When you were a teen, did you hear this?

“You’re so lucky. You can do anything you want, when you grow up. You could be a doctor, lawyer, musician, engineer, professor, IT professional, journalist, artist, anthropologist–anything. Aren’t you lucky!”

You didn’t feel lucky.

You felt confused and overwhelmed. Guilty and ungrateful. Paralyzed and like a failure. Did I mention that you didn’t feel lucky?

And what happened to that kid who used to be full of excitement and enthusiasm? Reading voraciously. Sleeping with the encyclopedia. Dancing spontaneously. Curious beyond measure. What happened?

Let me guess.

Maybe it was school. Maybe it was your dysfunctional family and your chainsaw parents. You’re complicated so it was probably more than one thing. But just for today, let’s look at your unending number of interests and abilities. Your passion for learning new things. Your boredom with something once you’ve mastered it. Your multipotentiality.

You are afflicted with multipotentiality. Or, as Emilie Wapnick calls it in her TED talk, you’re a multipotentialite.

Yes, indeed. I’ve known many rainforest-minded folks with this affliction. And you won’t get any sympathy from the masses. Too much talent just doesn’t bring out the compassion. But, for you, it can stop you in your tracks. How do you choose just one thing? How do you make a career out of psychoneuromusicalanthrobiocomedy? Not to mention being a psychoneuromusicalanthrobiocomedic parent.

Your coping strategies? Procrastination. Depression. Anxiety. Hot Fudge Sundaes.

Not so great.

Here are some suggestions:

  1. You don’t have to stick to one job/career.
  2. Multipotentiality is not a sign of weakness or inability to focus or ADHD or slackeritis.
  3. Use your creativity to craft careers that combine many talents and interests. Good resources for guidance are here and here. (and Emilie)
  4. Look for the book Refuse to Choose by Barbara Sher.
  5. Don’t feel guilty anymore for your abundance. It’s not your fault.
  6. If you’re a parent, make a list of all of the ways parenting meets your needs for variety, emotional growth, problem solving, deep loving connection and intellectual stimulation.
  7. Make a list of all of the things you’ve done so far in your jobs/careers and family life to prove to yourself that you’ve accomplished a lot even if you feel like you haven’t. Meet with a coach or career counselor who has also slept with her encyclopedia.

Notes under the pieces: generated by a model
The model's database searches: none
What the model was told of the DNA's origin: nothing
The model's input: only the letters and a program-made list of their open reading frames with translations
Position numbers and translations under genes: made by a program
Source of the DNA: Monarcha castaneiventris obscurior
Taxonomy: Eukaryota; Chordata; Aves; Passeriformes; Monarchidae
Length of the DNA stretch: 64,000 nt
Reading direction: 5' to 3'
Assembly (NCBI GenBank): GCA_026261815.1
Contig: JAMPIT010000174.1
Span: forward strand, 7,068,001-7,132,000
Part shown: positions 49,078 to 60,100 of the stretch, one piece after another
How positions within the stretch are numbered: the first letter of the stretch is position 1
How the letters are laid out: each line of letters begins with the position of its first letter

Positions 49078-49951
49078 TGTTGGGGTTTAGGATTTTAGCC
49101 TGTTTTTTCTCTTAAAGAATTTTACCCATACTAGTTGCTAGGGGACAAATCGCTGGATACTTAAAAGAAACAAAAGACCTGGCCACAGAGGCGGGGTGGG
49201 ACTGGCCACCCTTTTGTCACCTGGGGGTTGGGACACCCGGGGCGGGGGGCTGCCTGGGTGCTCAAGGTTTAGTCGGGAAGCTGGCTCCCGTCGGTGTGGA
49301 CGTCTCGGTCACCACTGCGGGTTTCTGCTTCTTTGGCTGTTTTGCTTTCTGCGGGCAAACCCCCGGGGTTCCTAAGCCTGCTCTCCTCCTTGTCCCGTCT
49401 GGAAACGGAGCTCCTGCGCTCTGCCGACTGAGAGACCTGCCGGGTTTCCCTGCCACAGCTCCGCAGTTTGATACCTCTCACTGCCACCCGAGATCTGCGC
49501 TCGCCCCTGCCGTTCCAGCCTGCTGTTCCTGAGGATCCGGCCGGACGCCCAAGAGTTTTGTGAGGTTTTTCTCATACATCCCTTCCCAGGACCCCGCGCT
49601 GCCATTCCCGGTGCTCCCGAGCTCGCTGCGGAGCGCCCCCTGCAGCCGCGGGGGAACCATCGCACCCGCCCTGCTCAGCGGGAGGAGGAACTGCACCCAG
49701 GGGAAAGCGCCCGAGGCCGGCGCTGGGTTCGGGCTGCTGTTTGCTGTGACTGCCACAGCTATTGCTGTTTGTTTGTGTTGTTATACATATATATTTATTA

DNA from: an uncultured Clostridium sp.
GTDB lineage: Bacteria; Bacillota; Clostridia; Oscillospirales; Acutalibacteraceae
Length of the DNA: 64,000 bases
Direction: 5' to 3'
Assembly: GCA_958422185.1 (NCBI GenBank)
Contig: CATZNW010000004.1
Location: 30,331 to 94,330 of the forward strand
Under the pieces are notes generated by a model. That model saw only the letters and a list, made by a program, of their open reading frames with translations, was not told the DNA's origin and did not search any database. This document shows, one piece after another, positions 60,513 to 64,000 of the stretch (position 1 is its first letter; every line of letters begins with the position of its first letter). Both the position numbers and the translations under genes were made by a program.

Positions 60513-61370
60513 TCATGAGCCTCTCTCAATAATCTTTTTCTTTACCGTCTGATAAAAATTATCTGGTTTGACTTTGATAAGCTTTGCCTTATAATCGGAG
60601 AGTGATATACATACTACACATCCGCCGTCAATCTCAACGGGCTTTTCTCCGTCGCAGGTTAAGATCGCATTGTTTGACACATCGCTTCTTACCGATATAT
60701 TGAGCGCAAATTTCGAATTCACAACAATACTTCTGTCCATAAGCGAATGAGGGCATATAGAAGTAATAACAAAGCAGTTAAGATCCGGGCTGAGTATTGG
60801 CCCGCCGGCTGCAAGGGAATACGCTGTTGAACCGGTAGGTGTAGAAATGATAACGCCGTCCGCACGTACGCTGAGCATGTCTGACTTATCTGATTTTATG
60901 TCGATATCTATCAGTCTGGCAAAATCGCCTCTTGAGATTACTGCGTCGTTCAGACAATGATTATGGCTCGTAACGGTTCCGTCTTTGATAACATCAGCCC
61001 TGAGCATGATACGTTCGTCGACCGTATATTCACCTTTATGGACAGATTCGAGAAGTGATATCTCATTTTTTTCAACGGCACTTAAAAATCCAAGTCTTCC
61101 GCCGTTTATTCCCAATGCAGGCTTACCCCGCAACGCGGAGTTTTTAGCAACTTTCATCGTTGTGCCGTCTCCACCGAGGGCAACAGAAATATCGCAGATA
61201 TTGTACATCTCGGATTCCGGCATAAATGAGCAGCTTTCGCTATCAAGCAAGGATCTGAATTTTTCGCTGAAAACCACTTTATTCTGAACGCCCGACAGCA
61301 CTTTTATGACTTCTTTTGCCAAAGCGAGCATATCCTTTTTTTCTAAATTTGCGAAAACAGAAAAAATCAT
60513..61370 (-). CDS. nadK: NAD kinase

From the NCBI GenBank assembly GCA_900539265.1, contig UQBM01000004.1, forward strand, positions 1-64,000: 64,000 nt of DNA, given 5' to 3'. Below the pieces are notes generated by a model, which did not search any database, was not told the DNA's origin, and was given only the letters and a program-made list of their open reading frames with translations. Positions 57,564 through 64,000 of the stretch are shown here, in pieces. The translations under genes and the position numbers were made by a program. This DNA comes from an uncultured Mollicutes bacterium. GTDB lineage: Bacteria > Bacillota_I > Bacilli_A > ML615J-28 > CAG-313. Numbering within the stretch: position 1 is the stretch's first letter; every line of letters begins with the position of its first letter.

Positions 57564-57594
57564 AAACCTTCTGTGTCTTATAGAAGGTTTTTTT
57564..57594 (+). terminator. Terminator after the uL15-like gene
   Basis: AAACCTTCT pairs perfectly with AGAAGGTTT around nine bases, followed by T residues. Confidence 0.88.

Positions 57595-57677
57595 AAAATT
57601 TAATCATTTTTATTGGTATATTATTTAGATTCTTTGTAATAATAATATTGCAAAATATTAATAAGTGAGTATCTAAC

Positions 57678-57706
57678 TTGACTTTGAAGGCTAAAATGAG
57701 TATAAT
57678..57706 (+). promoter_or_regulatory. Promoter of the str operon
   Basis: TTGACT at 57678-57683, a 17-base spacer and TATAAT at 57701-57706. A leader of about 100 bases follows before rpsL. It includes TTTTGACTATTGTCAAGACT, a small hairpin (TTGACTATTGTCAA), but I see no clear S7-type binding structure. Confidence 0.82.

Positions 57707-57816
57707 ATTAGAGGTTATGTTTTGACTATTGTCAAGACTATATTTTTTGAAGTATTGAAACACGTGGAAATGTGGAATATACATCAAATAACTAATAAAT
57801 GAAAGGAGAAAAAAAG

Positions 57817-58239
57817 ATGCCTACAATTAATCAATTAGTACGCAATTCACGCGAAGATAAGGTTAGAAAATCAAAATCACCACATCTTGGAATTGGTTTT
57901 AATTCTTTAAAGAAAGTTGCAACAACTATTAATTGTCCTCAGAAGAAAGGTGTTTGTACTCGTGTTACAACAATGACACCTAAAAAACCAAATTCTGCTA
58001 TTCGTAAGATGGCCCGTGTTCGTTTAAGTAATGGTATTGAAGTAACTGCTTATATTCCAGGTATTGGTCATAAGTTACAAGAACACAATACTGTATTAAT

8. Let yourself grieve over the choices that you don’t take because even though you can do a lot, you probably won’t get to everything in one lifetime. Believe in reincarnation.

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To my bloggEEs: Are you afflicted with too much talent? What do you do about it? Have you created several career paths along the way? Thank you as always for reading and sharing!

 


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Great Resources

Looking for more resources for your rainforest mind? Here are some good ones:

For a detailed overview: The Gifted Adult–by Jacobsen, Gifted Grownups–by Streznewski

For perfectionism: Procrastination–by Burka & Yuen

For sensitivities: The Highly Sensitive Person–by Aron

For work, careers: Refuse to Choose–by Sher, Zen and the Art of Making a Living–by Boldt, rebelsatwork.com

For spirituality, creativity & intuition: Belonging Here–by Blackstone (also her other books)

For existential depression and social conscience: Soulcraft–by Plotkin, animas.org

For inspiration: Spells of Mending–by Allanketner

For gifted children: The Social and Emotional Development of Gifted Children–by Neihart, hoagiesgifted.org

For articles on many topics including gifted children: sengifted.org, rainforestmind.comImage